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Photonic biosensing: opportunities and challenges 
Thursday, 13 June 2019, 12:00
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Photonic biosensing: opportunities and challenges

Prof. Andrew Kirk , Department of Electrical and Computer Engineering and McGill Institute for Advanced Materials, McGill University, Montreal, Canad√°

Biomolecular sensors are widely used across a variety of biomedical applications including medical diagnostics, drug screening, environmental monitoring (for example water and food quality testing), and research. Biological function of an affinity sensor requires surface chemistries that support specific capture of the target molecule to be detected. The sensing task then becomes one of measuring the change in surface properties due to molecular interactions; for instance, optical biosensors measure changes in optical properties at the device interface and can be highly sensitive to molecular binding. Whilst various optical sensing technologies have been demonstrated for sensing applications in the biomedical, environmental, and industrial sector, there remains a significant need for improved integration, packaging and signal processing techniques to realise the full potential of the technology. In this talk I will present some of the different approaches that we have taken to implement optical biosensors. The whispering gallery modes of optical microtoroidal resonators have been of interest for biosensing for several years due to their high sensitivity to changes in the local optical environment. We have shown recently that by interrogating these sensors in the time-domain (rather than in the frequency-domain, which is what is more usually done) it is possible to simplify the measurement system while obtaining the same sensing information. Localized surface plasmon resonance (LSPR) in metallic nanoparticles represents another widely used approach to optical biosensing. These structures have the advantage that they can be precisely tailored and can be integrated into very small packages. However they typically have a somewhat broad resonance curve which results in lower sensitivity. I will describe the use of a novel signal processing technique which can significantly improve the limit of detection and signal-to-noise ratio and the structures, and I will also show how data from multiple excitation modes can be optimally combined to yield the maximum information. Finally I will show how the optical absorption properties of gold nanoparticles can be used to achieve an ultrafast polymerase chain reaction (PCR) system.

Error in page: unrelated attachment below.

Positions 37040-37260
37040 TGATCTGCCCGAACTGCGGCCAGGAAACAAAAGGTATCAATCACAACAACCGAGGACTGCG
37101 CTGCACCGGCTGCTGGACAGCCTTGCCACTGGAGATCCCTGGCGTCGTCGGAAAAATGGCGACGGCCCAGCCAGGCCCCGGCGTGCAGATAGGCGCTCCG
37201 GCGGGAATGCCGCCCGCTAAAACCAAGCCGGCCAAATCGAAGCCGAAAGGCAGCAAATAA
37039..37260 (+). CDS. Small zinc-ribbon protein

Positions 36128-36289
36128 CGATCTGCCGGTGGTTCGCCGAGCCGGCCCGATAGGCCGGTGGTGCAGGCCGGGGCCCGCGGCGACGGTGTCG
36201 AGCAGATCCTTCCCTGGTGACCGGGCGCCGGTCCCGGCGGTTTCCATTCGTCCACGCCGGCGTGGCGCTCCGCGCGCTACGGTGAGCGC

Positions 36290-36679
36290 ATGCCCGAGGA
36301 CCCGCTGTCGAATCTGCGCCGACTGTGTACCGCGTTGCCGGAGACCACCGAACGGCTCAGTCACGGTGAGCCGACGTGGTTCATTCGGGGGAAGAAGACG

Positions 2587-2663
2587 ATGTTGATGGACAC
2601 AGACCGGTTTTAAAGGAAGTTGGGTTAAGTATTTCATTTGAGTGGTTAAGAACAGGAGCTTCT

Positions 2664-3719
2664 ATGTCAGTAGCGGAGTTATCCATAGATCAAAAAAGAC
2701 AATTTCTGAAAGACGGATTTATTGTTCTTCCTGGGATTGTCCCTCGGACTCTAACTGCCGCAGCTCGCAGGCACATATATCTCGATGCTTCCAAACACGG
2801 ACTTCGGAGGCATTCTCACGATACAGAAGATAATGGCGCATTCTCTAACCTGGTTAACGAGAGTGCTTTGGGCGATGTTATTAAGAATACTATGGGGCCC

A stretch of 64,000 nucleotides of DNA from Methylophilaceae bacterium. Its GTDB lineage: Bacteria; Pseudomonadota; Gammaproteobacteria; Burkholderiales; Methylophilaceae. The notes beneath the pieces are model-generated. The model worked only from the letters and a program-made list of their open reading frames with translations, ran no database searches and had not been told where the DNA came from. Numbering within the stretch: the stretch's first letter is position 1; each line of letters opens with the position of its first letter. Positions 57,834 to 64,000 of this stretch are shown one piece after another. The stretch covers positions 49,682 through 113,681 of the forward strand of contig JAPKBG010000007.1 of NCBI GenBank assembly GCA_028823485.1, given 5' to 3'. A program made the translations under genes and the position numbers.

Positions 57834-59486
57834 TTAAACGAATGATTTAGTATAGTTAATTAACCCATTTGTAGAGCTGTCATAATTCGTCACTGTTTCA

Location ICN2 Seminar Hall, ICN2 Building, UAB
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